The Ogwen valley project aims to tackle challenges such as transport poverty and loneliness
The Member of the Senedd for the Arfon constituency was reacting to the official opening of the Dyffryn Gwyrdd venture in the Ogwen Valley.
The project’s hub at 27 High Street, Bethesda was officially opened by the Member of the Senedd and her Westminster counterpart Hywel Williams MP on Friday.
The hub will act as an information centre as the venture aims to tackle issues facing the local community, such as transport poverty, littering, and rural loneliness.
The Dyffryn Gwyrdd project is Partneriaeth Ogwen's latest project. Partneriaeth Ogwen was set up in 2013 as a local partnership set up by three community councils with the aim of working collaboratively across the valley. The Dyffryn Gwyrdd project was supported by a grant from the National Lottery Community Fund grant.
One of Dyffryn Gwyrdd’s priorities is tackling what is referred to as “rural transport poverty”, an issue affecting those who cannot afford or access travel. They intend to get to grips with the problem by setting up a green community transport scheme, providing electric vehicles and developing a fleet of electric bikes.
They also hope that the numerous volunteering opportunities provided will also tackle loneliness, provide local people with skills, and create jobs.
Working alongside Cyd Ynni and the new GwyrddNi project, the hub will provide advice for local people to tackle fuel poverty.
So far Dyffryn Gwyrdd’s work has led to having a community-owned electric car for use by local residents, Beics Ogwen, a community workshop that repairs bikes and gives people an opportunity to try electric bikes, and the planting of community gardens.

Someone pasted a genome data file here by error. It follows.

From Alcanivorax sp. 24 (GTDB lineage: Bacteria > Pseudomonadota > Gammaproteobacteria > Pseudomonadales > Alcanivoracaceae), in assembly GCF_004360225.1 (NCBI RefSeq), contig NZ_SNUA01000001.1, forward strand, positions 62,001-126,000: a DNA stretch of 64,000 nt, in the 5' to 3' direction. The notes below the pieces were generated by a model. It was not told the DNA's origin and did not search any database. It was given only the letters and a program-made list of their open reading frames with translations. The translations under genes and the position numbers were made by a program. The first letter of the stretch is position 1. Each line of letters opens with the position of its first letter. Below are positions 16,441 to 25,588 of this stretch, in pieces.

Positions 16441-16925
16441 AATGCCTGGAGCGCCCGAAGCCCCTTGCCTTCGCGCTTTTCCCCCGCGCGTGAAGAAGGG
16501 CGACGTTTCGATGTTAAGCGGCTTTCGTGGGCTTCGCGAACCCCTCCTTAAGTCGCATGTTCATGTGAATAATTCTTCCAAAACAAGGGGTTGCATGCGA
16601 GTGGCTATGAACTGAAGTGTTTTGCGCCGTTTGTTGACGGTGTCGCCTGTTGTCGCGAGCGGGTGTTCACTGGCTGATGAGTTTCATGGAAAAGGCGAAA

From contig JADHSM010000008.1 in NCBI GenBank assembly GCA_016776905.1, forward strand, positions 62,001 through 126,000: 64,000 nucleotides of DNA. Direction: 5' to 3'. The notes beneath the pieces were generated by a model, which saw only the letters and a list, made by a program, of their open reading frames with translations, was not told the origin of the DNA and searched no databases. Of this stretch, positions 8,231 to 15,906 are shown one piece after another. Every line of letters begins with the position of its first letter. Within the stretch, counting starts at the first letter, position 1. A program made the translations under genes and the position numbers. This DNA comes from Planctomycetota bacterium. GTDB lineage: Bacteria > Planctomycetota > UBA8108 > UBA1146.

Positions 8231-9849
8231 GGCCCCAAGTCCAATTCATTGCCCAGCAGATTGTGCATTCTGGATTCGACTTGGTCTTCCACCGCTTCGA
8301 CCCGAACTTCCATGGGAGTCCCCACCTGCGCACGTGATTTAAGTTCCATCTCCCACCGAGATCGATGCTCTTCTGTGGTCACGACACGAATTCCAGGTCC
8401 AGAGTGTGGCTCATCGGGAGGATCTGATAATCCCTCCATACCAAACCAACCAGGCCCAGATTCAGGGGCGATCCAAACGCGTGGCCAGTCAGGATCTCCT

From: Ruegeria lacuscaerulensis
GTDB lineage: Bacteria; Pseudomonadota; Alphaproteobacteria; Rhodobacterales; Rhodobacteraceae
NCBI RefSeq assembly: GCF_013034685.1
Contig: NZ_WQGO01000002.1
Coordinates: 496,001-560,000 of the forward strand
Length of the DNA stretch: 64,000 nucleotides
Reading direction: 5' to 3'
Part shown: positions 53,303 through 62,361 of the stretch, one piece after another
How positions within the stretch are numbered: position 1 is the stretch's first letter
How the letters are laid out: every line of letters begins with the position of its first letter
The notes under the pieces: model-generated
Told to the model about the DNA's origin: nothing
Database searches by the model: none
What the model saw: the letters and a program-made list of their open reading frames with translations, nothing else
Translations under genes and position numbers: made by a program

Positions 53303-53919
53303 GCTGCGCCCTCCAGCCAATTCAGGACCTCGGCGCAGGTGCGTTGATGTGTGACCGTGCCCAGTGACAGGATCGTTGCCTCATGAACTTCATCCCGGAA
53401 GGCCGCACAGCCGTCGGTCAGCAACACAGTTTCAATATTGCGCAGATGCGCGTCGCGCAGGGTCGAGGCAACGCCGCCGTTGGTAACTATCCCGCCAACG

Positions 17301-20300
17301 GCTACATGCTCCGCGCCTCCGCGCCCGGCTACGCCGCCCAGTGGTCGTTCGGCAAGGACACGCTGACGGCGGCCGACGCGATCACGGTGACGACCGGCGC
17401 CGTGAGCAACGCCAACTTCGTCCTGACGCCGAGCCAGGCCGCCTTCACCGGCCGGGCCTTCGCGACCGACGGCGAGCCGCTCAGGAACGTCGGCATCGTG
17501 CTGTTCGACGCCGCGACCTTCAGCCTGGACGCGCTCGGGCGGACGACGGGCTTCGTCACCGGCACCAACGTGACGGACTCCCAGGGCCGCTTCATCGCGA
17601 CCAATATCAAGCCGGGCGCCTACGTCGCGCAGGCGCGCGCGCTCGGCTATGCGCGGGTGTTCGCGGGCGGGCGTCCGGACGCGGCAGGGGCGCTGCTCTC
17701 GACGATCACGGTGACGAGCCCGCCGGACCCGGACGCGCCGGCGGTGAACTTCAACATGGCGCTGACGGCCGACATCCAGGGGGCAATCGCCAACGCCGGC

The electric car has been used as part of the Community Buddy Scheme, to ensure that 25 meals-on-wheels are delivered weekly.
Siân Gwenllian MS, who cut the ribbon at the new hub said;
“This is the multifaceted approach that Wales needs.
“The Dyffryn Gwyrdd project addresses a host of issue facing the local community, doing so in a sustainable and green way that reaps rewards for the community.
“It shows the endless possibilities when communities come together for the benefit of local people.
“This great resource, right in the middle of Bethesda is just one example of the commendable work of Partneriaeth Ogwen.
“Communities like those in the Ogwen Valley face major challenges, but as they did during the pandemic, the communities have come together to establish something special.
“It’s particularly good to see the emphasis on acting within the greater context of the climate crisis, whether it be through the efforts to become a plastic-free community, the litter picks, or the planting of 200 oak trees.
“It was a genuine pleasure to officially open the hub in Bethesda, and I look forward to seeing Dyffryn Gwyrdd’s work going from strength to strength.”
Huw Davies, Dyffryn Gwyrdd’s manager has reacted, thanking “the Lottery and all other supporters and partners who have enabled us to provide this new service.”
“The hub will be a centre where people can pop by for information and advice about resources and services - everything from using our electric vehicle for attending hospital appointments, learning how to convert a bike to an electric one, to information on green volunteering opportunities and planting and growing food locally.”
Cllr. Paul Rowlinson represents a part of the Ogwen valley on Gwynedd Council and helped to establish Dyffryn Gwyrdd.
“It's great to see the Dyffryn Gwyrdd Office officially opening.
“This exciting project has been set up with the aim of establishing a truly green community in Dyffryn Ogwen.
“The project will bring people together, provide opportunities to learn new skills and find jobs, help people heat their homes more efficiently and grow more food.
“The dedicated staff have been working remotely so far.
“This convenient High Street centre will be an opportunity for everyone to pop in to witness the excitement.”